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Diseases of Aquatic Organisms

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DAO 50:1-8 (2002)  -  doi:10.3354/dao050001

Usefulness of dead shrimp specimens in studying the epidemiology of white spot syndrome virus (WSSV) and chronic bacterial infection

C. V. Mohan1,*, F. Corsin2, P. C. Thakur1, P. A. Padiyar1, M. Madhusudan1, J. F. Turnbull3, N. V. Hao4, K. L. Morgan2

1Fish Pathology Laboratory, Department of Aquaculture, College of Fisheries, University of Agricultural Sciences, Mangalore 575002, India
2Department of Veterinary Clinical Science and Animal Husbandry, The University of Liverpool, Leahurst, Chester High Road, Neston CH64 7TE, United Kingdom
3Institute of Aquaculture, University of Stirling, Stirling FK9 4LA, Scotland, United Kingdom
4Research Institute for Aquaculture N. 2, 116 Nguyen Dinh Chieu Street, Ho Chi Minh City, Vietnam

ABSTRACT: This paper describes the utility of dead shrimp samples in epidemiological investigations of the white spot syndrome virus (WSSV) and chronic bacterial infections. A longitudinal observational study was undertaken in shrimp farms in Kundapur, Karnataka, India, from September 1999 to April 2000 to identify risk factors associated with outbreaks of white spot disease (WSD) in cultured Penaeus monodon. As a part of the larger study, farmers were trained to collect and preserve dead and moribund shrimp (when observed) during the production cycle. At the end of the production cycle, 73 samples from 50 ponds had been collected for histopathology and 55 samples from 44 ponds for PCR. Intranuclear viral inclusion bodies diagnostic of WSSV infection were detected in dead samples from 32 ponds (64%). Samples of dead shrimp from 18 ponds (36%) showed no histopathological evidence of WSSV infection. However, of these, samples from 13 ponds (26%) showed clear evidence of shell, oral, enteric and systemic chronic inflammatory lesions (CIL) in the form of haemocytic nodules, typical of bacterial infection. Samples from 5 ponds (10%) were negative for both WSSV and CIL. Samples from 8 ponds had dual WSSV and CIL, although both WSSV and CIL were only observed in the same shrimp from 1 pond. Useful information was obtained from these shrimp despite the presence of post-mortem changes. Samples from 19 ponds (43%) tested positive for WSSV by 1-step PCR and samples from an additional 10 ponds (22.7%) were positive by 2-step nested PCR. Samples from 15 ponds (34.1%) were negative for WSSV by 2-step nested PCR. There was moderate to substantial agreement between PCR and histopathology in the diagnosis of WSSV infection in dead shrimp. WSSV infection in dead shrimp was significantly associated with crop failures as defined by a shorter length of the production cycle (<90 d) and lower average weight at harvest (<22 g). WSSV infection was also associated with lower survival (<50%), but this was not significant. Ponds with CIL did not experience any crop failures, and the presence of CIL was significantly associated with successful crops. The study demonstrates that samples of dead shrimp can provide useful information for disease surveillance and epidemiological investigations of WSSV and chronic bacterial infections.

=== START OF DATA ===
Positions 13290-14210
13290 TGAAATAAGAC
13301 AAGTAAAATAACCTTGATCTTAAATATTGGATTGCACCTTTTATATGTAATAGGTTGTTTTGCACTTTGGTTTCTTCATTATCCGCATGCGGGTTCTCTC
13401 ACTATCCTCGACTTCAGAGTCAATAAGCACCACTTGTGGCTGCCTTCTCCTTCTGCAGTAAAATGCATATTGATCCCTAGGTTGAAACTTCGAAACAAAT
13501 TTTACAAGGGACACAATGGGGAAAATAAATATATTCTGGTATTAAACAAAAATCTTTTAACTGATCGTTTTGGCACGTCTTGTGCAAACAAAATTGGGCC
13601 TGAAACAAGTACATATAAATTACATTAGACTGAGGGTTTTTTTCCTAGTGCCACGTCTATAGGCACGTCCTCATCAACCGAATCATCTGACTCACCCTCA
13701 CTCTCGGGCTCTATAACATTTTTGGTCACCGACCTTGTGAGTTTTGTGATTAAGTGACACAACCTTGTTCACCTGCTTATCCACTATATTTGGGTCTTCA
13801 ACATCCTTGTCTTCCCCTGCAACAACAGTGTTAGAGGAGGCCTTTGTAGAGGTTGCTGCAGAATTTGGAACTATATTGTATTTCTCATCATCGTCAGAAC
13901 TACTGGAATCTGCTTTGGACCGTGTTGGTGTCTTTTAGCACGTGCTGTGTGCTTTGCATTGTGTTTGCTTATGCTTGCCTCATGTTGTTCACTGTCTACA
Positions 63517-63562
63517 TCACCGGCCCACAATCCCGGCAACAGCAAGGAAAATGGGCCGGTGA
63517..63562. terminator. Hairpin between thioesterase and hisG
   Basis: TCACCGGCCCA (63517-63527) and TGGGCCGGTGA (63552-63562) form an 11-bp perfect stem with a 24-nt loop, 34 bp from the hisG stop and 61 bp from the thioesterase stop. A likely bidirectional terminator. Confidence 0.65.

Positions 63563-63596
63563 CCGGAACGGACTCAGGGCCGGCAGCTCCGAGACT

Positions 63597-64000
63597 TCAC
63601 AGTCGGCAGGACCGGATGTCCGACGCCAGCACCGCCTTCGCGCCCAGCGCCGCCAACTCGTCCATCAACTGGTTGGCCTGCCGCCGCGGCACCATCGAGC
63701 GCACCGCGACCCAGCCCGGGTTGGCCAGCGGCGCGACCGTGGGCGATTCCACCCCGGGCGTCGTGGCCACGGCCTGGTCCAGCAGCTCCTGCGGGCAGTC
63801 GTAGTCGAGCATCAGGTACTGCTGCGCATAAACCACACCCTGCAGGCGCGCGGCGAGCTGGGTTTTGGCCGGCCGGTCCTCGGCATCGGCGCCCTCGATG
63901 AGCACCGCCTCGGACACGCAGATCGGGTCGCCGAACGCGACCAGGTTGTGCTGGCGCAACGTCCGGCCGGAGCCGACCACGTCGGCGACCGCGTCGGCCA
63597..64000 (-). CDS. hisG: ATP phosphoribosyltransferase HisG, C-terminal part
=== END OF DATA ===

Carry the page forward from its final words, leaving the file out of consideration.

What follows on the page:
KEY WORDS: White spot syndrome virus · Chronic inflammatory lesion · Epidemiology · Dead shrimp · PCR · Histopathology

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